HMYOI Werrington 'found to be less safe'
A young offender institution has been found by inspectors to have become less safe.
The number of assaults on teenagers at HMYOI Werrington was "high" and violence against staff had doubled since a previous inspection, chief inspector of prisons Peter Clarke said.
It was found in February to have become less safe since being visited in 2018.
Out of four areas tested three were found to be reasonably good, apart from safety.
Outcomes for teenagers were judged to be "not sufficiently good" for safety. Other areas tested were care, purposeful activity and resettlement.
Following the publication of the HM Inspectorate of Prisons report, Mr Clarke said many examples of low-level poor behaviour not being challenged were seen at the institution near Stoke-on-Trent, which holds about 120 boys aged 15 to 18.
It stated the use of force on teenagers had increased since the previous inspection, although incidents of force remained lower than other similar establishments.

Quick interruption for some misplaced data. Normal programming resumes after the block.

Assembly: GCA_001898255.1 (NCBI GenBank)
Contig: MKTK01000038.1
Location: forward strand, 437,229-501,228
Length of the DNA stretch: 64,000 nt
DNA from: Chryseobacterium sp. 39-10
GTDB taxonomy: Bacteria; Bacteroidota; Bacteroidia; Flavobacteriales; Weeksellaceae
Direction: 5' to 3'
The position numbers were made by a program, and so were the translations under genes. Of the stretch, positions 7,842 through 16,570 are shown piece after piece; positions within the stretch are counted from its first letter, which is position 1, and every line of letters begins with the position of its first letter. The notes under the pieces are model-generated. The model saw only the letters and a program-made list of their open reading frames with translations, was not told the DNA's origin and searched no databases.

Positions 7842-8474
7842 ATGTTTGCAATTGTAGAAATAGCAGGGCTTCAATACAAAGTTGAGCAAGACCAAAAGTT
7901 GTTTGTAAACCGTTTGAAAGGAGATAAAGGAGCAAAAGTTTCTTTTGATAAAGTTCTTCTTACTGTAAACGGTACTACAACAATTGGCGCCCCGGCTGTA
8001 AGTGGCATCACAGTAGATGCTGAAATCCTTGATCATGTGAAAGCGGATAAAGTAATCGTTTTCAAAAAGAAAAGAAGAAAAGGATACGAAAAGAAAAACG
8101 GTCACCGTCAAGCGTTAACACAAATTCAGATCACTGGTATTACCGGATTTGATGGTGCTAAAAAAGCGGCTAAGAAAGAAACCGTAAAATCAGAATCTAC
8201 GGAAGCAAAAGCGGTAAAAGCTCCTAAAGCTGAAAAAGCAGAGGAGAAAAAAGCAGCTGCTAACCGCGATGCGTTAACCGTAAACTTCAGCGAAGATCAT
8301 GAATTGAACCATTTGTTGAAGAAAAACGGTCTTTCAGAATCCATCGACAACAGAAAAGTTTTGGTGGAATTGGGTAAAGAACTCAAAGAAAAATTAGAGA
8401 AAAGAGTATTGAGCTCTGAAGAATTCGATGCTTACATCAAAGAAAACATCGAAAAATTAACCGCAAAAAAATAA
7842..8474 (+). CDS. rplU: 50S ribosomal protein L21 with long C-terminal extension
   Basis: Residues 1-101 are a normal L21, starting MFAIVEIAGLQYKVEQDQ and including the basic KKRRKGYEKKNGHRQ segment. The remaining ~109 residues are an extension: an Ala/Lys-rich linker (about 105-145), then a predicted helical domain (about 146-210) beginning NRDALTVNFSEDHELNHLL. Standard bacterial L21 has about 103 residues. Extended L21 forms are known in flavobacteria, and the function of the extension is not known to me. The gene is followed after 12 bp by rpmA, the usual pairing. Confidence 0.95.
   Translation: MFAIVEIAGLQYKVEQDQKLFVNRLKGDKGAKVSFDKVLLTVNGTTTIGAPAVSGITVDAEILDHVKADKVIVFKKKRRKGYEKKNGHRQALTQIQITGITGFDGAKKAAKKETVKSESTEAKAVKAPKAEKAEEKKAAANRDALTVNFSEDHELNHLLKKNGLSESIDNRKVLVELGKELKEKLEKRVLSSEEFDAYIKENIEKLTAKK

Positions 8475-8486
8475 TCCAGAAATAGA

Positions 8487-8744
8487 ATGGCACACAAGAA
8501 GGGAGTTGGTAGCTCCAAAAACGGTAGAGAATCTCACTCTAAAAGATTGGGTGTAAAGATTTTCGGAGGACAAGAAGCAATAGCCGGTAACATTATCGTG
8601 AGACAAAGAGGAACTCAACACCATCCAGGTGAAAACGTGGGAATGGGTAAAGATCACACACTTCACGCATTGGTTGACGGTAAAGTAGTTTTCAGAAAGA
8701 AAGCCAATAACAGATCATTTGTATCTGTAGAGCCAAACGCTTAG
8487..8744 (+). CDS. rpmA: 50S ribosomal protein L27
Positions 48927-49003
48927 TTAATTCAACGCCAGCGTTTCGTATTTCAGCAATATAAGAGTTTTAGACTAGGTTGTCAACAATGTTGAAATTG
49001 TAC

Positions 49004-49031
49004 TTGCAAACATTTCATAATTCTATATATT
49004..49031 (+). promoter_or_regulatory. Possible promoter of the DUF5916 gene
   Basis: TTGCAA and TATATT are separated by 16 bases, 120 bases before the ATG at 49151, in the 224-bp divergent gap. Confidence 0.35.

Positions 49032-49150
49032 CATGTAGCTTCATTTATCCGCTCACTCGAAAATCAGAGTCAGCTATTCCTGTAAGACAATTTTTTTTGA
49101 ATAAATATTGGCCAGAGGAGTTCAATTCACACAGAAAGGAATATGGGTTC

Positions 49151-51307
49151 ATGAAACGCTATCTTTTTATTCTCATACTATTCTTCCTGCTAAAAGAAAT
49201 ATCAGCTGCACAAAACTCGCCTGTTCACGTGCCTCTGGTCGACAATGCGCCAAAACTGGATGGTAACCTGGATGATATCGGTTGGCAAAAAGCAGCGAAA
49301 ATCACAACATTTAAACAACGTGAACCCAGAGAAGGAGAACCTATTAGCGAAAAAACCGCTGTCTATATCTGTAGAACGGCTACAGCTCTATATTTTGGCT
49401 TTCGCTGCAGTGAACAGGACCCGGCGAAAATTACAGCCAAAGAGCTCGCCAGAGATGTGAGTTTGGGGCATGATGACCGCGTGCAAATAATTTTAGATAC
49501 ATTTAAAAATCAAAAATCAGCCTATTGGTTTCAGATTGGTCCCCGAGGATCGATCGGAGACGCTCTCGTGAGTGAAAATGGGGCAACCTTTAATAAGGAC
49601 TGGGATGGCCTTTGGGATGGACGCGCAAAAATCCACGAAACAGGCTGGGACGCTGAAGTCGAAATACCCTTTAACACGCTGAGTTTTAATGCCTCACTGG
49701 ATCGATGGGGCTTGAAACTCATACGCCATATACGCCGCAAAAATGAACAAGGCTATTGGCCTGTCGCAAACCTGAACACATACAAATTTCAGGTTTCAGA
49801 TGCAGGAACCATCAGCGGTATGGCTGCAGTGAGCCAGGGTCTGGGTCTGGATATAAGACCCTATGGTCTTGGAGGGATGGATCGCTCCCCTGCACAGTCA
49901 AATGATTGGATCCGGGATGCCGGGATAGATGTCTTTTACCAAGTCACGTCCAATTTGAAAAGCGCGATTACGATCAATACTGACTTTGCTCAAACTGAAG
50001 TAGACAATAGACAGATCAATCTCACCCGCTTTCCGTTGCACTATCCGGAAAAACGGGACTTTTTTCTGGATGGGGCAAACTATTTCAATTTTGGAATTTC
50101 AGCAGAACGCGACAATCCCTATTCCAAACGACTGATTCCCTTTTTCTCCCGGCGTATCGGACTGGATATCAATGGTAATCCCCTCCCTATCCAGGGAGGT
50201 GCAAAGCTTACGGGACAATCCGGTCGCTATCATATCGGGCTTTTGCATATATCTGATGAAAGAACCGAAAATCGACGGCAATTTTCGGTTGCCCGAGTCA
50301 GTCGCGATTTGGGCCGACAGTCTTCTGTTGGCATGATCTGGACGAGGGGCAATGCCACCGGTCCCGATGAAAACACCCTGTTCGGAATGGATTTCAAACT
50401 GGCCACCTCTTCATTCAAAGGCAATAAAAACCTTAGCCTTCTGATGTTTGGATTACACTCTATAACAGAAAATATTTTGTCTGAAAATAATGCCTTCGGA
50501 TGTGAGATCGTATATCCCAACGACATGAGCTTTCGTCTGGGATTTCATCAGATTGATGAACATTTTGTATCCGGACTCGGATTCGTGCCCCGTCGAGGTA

Campaign group The Howard League for Penal Reform said it received 23 calls in the last year about boys at the establishment through its free legal advice line.
The report was "the latest in a long line of inspections and inquiries that have shown prisons holding children to be fundamentally unsafe" and unable to meet "their most basic needs", the charity's director of campaigns, Andrew Neilson, said.
Prison and probation service executive director of the Youth Custody Service Helga Swidenbank said she was pleased inspectors had recognised "the large amount of positive work taking place" at Werrington.
This included "good healthcare and education, and the strong relationships staff have developed with the boys in their care".
She said: "While violence is a challenge across the youth estate, the new governor has already started to implement plans to reduce it, review behaviour management and improve the one-to-one support for every boy."
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